Writing Advice: Eye Rolling

One writing cliché that has been appearing repeatedly in the manuscripts I’ve been editing lately is eye rolling. I did some research into eye rolling and learned some interesting things. First, 100 years ago eye rolling meant you wanted to have sex. Women and men Milton’s Paradise Lost and Shakespeare’s The Rape of Lucrece all rolled their eyes to show sexual desires. It wasn’t until the last few decades that eye rolling became associated with passive-aggressive behavior. Forrest Wickman wrote an informative article for Slate magazine that tells more about the history of eye rolling and its impact on communication.

Even though it is common for people to use their eyes to say things words cannot, there are better ways to show your character’s displeasure or impatience. Seriously, try rolling your eyes once or twice. Hurts, doesn’t it? Now imagine forcing your characters doing the same action every time they want to show annoyance, boredom, or contempt. They’re going to need a lot of painkillers for those migraines before the end of the chapter! Furthermore, a literal reading suggests that your character’s eyeballs are popping out of their sockets and rolling across the floor! Consider showing your character crossing their arms, tapping their feet, or have them say something sarcastic instead.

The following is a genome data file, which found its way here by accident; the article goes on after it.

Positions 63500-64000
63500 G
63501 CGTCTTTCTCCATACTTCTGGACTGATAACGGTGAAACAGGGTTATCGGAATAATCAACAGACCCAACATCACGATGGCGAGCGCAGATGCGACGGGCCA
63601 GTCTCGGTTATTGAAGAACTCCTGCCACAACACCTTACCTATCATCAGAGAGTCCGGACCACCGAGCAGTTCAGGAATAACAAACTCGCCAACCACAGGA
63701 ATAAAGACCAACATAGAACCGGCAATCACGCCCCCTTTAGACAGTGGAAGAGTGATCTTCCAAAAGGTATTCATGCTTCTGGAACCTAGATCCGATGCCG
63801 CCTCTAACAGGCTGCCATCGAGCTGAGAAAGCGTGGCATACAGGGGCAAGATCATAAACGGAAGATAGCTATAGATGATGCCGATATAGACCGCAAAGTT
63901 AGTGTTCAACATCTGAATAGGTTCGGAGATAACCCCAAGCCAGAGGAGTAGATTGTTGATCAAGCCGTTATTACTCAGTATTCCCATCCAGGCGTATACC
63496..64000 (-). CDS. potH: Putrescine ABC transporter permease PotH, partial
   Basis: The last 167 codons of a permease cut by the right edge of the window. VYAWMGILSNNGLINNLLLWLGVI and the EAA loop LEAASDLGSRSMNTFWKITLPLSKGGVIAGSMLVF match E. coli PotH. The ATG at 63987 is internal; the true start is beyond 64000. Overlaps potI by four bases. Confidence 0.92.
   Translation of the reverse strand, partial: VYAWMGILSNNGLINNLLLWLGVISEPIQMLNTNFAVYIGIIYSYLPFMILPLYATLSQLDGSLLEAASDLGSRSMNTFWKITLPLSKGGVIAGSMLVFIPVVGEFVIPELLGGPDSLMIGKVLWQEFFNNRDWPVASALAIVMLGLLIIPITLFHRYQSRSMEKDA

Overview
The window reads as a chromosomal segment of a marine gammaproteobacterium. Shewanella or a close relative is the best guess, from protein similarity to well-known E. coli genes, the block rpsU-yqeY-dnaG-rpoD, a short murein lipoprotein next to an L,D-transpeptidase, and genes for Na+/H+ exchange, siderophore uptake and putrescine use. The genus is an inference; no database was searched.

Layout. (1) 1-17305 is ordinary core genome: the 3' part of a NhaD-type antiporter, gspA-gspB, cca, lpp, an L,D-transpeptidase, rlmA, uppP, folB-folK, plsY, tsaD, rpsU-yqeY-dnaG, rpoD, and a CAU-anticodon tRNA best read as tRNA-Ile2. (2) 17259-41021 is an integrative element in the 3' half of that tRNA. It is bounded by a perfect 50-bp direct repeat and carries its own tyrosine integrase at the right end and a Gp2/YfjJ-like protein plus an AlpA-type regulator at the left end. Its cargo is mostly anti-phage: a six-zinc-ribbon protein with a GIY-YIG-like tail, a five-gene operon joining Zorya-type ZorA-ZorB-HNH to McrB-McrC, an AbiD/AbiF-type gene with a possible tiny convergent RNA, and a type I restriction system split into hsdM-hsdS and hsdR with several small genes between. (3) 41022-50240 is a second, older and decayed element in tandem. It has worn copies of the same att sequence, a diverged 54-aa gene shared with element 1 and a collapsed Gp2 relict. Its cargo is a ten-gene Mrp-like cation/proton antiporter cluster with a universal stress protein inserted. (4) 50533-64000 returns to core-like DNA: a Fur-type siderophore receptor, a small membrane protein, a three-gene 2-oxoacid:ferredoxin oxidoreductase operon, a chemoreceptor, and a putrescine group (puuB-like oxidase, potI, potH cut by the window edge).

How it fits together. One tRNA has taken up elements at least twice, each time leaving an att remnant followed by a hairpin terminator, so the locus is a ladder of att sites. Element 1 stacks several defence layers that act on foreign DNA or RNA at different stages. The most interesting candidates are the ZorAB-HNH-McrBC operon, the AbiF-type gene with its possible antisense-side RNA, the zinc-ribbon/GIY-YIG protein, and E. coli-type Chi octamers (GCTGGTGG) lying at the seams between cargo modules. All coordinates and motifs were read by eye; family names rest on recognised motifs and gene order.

What I’m Writing: March, 2019

Progress on my YA urban fantasy novel continues. I recently joined Scribophile to post my chapters and get feedback from other readers and writers. So far, I’m happy with their services and would recommend it to other writers. Earlier this week I put up the first chapter of the novel and was happy get critical feedback from four different readers. Yay! Each reader pointed out different areas that need improvement and the challenge is to consider which advice to follow and which to ignore. It reminds me of the writing advice I heard a long time ago when it comes to receiving feedback from other readers: “Reader A will think one thing, Reader B will think another, and Reader C will think somebody farted.”

One thing I noticed was that many of my sentences sound alike and are repetitive. I’m glad someone caught onto this so that gives me a goal to work towards. I also need to focus on pacing and adding more sensory details to paint a stronger image for my reader.

In addition, I’m also starting an epic fantasy series that I hope will last at least three books or longer. I’m excited about starting this story because the characters and plot have been floating around in my head ever since high school. These ideas have evolved and changed over time, but the essence has remained the same. I’m happy to have finished a rough plot diagram for the first book and to have started writing the first chapter.

Looking forward to sharing more of my writing progress next month!